Most people are familiar with the pink ribbon campaign in support of breast cancer research. However, too many women still do not know the signs of breast cancer or how to conduct a self-examination. Breast cancer is a growth of cancerous cells in the breast tissue caused by gene mutation. If not detected, malignant tumors can spread to other parts of the body. Women of all ages should examine themselves monthly to monitor for abnormalities.

Syda Productions / Shutterstock

Syda Productions / Shutterstock

10. Polycystic Ovary Syndrome (PCOS)

PCOS is a disorder that affects 10% of women in the United States, yet it is rarely talked about. Its symptoms include prolonged periods, obesity, excess hair growth, and acne. Sufferers shouldn’t be embarrassed to get help for it though because it could get worse as PCOS has been linked to other health issues like heart disease and Type-2 Diabetes.

Creativa Images / Shutterstock

Creativa Images / Shutterstock

11. Gynecological cancers

The pink ribbon is a symbol for breast cancer awareness, but do you know what the purple ribbon represents? Purple is the symbol of gynecological cancer. This includes cervical, ovarian, uterine, vaginal, and vulvar cancers. Symptoms like abnormal discharge, pain, bloating, and pelvic pressure can all be signs of gynecological cancer, so be sure to listen to your body. These types of cancer are fought best when caught early, so it’s always a good idea to visit your gynecologist regularly.

Maria Burmistrova / Shutterstock

Maria Burmistrova / Shutterstock

12. Trichomoniasis

Like HPV, trichomoniasis is an STD that many get but few ever know they have. Around 3.7 million people in the U.S. have the infection, but only around 30% ever show symptoms. Women, especially older women, are more likely to have the infection than men. Those who do show symptoms complain of genital pain, itching, and difficulty urinating. Don’t worry though; trichomoniasis is easily cured with a round of antibiotics.

Adul10 / Shutterstock

Adul10 / Shutterstock

13. Premenstrual Dysphoric Disorder (PMDD)

Ask any woman and she’s probably heard the same tired joke before: “are you on your period or something?” But PMS is no laughing matter, especially not when it’s severe enough to be classified as PMDD. Sufferers of PMDD can experience severe depression, anxiety, mood swings, and insomnia before their menstrual cycle to such a degree that it interrupts both their lives and their relationships.

nehopelon / Shutterstock

nehopelon / Shutterstock

14. Anemia

Because women lose blood regularly through menstruation, they are especially susceptible to having a red blood cell deficiency, otherwise known as anemia. Anemia sufferers complain of feeling tired, dizzy, and sometimes can have yellow skin, irregular heartbeats, headaches, and cold hands and feet. Anemia can sometimes be caused by iron or B-12 deficiencies so be sure to visit your doctor if you are experiencing these symptoms.

ktsdesign / Shutterstock

ktsdesign / Shutterstock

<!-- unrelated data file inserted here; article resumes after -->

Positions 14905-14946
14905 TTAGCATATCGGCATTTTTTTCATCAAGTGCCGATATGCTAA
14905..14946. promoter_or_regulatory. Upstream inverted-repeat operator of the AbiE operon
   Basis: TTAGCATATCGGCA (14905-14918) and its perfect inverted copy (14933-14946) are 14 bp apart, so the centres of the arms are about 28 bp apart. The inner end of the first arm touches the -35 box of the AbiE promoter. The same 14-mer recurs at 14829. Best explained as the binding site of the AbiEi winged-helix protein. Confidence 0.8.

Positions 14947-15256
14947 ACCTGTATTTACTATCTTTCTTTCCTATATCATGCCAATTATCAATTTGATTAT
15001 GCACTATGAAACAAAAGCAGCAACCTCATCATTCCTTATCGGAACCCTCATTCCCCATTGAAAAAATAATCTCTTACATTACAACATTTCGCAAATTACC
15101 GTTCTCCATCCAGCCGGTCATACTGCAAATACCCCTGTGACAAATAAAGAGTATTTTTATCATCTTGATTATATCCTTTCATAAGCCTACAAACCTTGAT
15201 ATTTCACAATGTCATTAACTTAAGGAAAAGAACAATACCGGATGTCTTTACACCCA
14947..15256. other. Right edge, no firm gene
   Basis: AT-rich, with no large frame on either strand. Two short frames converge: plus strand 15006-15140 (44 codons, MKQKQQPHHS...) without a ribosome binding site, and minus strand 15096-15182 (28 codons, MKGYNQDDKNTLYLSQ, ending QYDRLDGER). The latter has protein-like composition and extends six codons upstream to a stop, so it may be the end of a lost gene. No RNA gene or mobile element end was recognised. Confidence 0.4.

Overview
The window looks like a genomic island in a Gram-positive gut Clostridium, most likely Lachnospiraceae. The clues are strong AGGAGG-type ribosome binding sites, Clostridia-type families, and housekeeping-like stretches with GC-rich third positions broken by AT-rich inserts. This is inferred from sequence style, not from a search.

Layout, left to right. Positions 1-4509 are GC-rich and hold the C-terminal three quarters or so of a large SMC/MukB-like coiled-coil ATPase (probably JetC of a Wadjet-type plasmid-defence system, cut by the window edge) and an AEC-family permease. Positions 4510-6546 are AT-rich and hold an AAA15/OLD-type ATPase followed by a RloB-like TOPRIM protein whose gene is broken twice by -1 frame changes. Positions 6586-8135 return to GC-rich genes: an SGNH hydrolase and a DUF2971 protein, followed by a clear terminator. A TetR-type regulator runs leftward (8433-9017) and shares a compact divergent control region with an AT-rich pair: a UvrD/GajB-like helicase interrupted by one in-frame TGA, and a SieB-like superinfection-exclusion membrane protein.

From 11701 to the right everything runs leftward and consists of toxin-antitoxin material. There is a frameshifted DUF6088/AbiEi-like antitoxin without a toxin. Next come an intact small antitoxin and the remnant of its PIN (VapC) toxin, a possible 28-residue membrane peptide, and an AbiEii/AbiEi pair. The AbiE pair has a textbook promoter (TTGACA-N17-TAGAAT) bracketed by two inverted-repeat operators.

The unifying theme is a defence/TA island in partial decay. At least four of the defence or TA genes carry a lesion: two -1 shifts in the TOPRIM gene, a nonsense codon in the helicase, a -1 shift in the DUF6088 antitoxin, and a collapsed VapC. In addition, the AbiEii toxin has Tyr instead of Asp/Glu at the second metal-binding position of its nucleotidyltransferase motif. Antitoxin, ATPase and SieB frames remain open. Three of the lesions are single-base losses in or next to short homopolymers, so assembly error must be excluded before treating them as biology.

15. Interstitial Cystitis

More common in woman than in men, interstitial cystitis is an irritation of the bladder and is characterized by pain or discomfort in the pelvic area and a sudden urge to urinate. The causes of IC are still unknown and the condition can be difficult to diagnose because its symptoms are similar to those of other bladder problems. Treatments vary from person-to-person and can include medication, lifestyle changes, and surgeries.

Oilly.Ar / Shutterstock

Oilly.Ar / Shutterstock

16. Lupus

Lupus can affect both genders, but women are 9 times more likely than men to have the chronic inflammatory disease. Lupus occurs when a body’s immune system attacks its host, causing problems with nearly everything major including the heart, brain, lungs, kidneys, skin, joints, and blood cells. Symptoms often mimic other health issues but the most significant marker of the disease is a butterfly shaped rash that oftentimes appears on the sufferer’s face.

Artemida-psy / Shutterstock

Artemida-psy / Shutterstock

17. Arthritis

You might think that arthritis is something that simply comes with the territory when you age, but the autoimmune disorder can also affect people in their 20s and 30s. Arthritis occurs when the cartilage padding the bones breaks down causing inflammation of the joints. Arthritis is common in both men and women, but women are 3 times as likely to suffer from it.

Midas Anim / Shutterstock

Midas Anim / Shutterstock

18. Pelvic Inflammatory Disease (PID)

You probably haven’t heard of pelvic inflammatory disease, which is exactly why experts are calling it a “silent epidemic.” PID occurs when an infection such as an STD spreads from the vagina to the rest of the reproductive system. This common condition doesn’t always cause symptoms, but when it does they can include abdominal pain, fever, vaginal discharge, and deep pain. If left untreated, PID can lead to fallopian scarring and even infertility.

VGstockstudio / Shutterstock

VGstockstudio / Shutterstock

Feb 1, 2017